Americans Killed In Suicide Bombing In Afghanistan
GUY RAZ, host: From NPR News, this is WEEKENDS on ALL THINGS CONSIDERED. I'm Guy Raz.
(SOUNDBITE OF HELICOPTER)
RAZ: The sounds of helicopters hovering above the smoldering remains of U.S. armored bus that was attacked in Kabul today. At least a dozen Americans and four Afghans were killed when a suicide bomber rammed a van into that shuttle bus transporting U.S. troops and personnel.
It is the single deadliest attack on Americans in the Afghan capital since the start of the war a decade ago. We'll be back with our usual cover story tomorrow.
But today, we begin with the news from Kabul. And Rod Nordland, a correspondent for The New York Times, joins me now from that city. And, Rod, first, what actually happened this morning?
ROD NORDLAND: Well, a car or a truck, depending whose version you believe, packed with explosives, drove into a van or a bus, really, that was transporting American troops to work in the morning. And the bus was thrown several yards away by the explosion and then completely incinerated. And apparently, everybody in the bus was killed or gravely wounded. There now is one survivor from inside the bus that we know of, and his wounds are very serious.
RAZ: Rod, what do we know about these American soldiers in that bus? Who were they? Where were they going?
NORDLAND: Well, they haven't confirmed who they were. In fact, it's only very recently that they even confirmed that they were Americans. But probably, they were trainers on that particular route. That time of day, those sorts of buses would be ferrying military trainers to the Kabul Military Training Center, training Afghan soldiers or possibly police.
RAZ: Rod, my understanding is that this is a well-traveled route that is used by U.S. military and other NATO personnel. How was this so exposed?
NORDLAND: Well, it's the only way to get from point A to point B in this case. And it's a very large route that has a lot of traffic on it. So, it's impossible to control that traffic to the point that you can make sure who everybody is. What seems to happen in this case is it's also possible for a suicide bomber to just cruise up and down the road until it finds its target. So, even though apparently the bus taking these soldiers took care every day to leave at a different time and to vary its schedule, they were still able to kind of lay in wake for them and then attack them when they saw they coming by.
RAZ: Rod, let me read you the statement from Afghan President Hamid Karzai about today's attack. This is what it says. He says: The enemies of Afghanistan carried out a dastardly and cowardly attack that caused sorrow for some Afghan families.
Now, Rod, at least four Afghans were, in fact, killed, but no mention by Karzai about the loss of Americans.
NORDLAND: No. And that statement is actually about 500 words long, and there isn't a single word in there that mentioned the sacrifices of American or NATO personnel at all. He completely and apparently deliberately just overlooked that.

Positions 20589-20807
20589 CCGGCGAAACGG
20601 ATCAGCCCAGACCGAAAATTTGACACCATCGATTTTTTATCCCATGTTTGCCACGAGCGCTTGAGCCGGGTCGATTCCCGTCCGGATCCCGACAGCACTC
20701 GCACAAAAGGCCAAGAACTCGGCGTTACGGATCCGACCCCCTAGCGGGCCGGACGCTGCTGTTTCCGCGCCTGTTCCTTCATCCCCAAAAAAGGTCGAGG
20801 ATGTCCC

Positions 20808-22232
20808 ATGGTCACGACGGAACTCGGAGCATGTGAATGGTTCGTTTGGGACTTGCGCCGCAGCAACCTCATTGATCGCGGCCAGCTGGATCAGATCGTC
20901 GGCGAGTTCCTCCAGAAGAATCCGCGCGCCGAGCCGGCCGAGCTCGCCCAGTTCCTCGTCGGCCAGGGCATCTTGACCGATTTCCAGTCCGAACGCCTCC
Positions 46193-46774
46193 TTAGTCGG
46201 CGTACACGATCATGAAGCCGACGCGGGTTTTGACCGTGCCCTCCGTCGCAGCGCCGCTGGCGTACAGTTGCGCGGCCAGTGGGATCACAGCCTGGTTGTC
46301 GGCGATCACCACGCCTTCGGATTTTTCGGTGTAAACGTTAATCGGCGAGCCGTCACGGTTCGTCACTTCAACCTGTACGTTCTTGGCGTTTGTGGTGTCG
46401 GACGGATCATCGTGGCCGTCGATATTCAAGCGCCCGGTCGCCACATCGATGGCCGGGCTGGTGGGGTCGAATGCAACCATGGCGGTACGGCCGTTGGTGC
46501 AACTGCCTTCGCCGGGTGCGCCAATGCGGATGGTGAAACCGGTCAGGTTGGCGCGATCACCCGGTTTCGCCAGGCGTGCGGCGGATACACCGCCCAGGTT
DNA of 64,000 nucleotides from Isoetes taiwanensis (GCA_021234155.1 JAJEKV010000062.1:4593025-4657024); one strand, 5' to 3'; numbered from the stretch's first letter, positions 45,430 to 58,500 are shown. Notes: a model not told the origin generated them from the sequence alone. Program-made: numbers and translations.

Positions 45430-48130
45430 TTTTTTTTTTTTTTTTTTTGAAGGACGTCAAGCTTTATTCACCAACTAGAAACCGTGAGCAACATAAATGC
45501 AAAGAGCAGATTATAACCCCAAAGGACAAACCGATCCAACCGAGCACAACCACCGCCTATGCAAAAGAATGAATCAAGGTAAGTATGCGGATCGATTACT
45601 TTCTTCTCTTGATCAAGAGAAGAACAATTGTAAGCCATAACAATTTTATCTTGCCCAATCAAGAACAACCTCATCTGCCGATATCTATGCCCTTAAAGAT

RAZ: And what does it say about the relationship between Kabul and Washington right now?
NORDLAND: It says that it sucks. And I think it's - and it says that it's deeply troubled. And on the one hand, the Americans are angry, Karzai using them as a kind of punching bag. On the other hand, there's not much they can do about it. And they feel like they just got to suck it up and wait for them to do it again. They don't feel there's any better partner, so they just have to take it.
RAZ: Mm-hmm. Based on your experience after attacks like this on U.S. troops, large-scale attacks, what will the military do in the coming days and weeks to try and prevent this kind of thing from happening again?
NORDLAND: Technically, the security situation in Kabul is no longer the responsibility of NATO and the Americans because Kabul is among those places that was turned over to the Afghans who were supposed to have complete control over the security situation. And obviously, you know, that control has a lot of problems with it.
But I don't think that given the kind of political environment and all that they've invested in this idea of transitioning security authority to the Afghans, I don't think we're going to see any big change in what the Americans were doing here. I think they're just going to, you know, take this as one of their - one of those blows that they just have to suffer and carry on with the fight.
RAZ: That's Rod Nordland. He's a correspondent for The New York Times in Kabul, talking about today's devastating attack in that city that left at least a dozen Americans dead. Rod, thank you so much.
NORDLAND: You're welcome.
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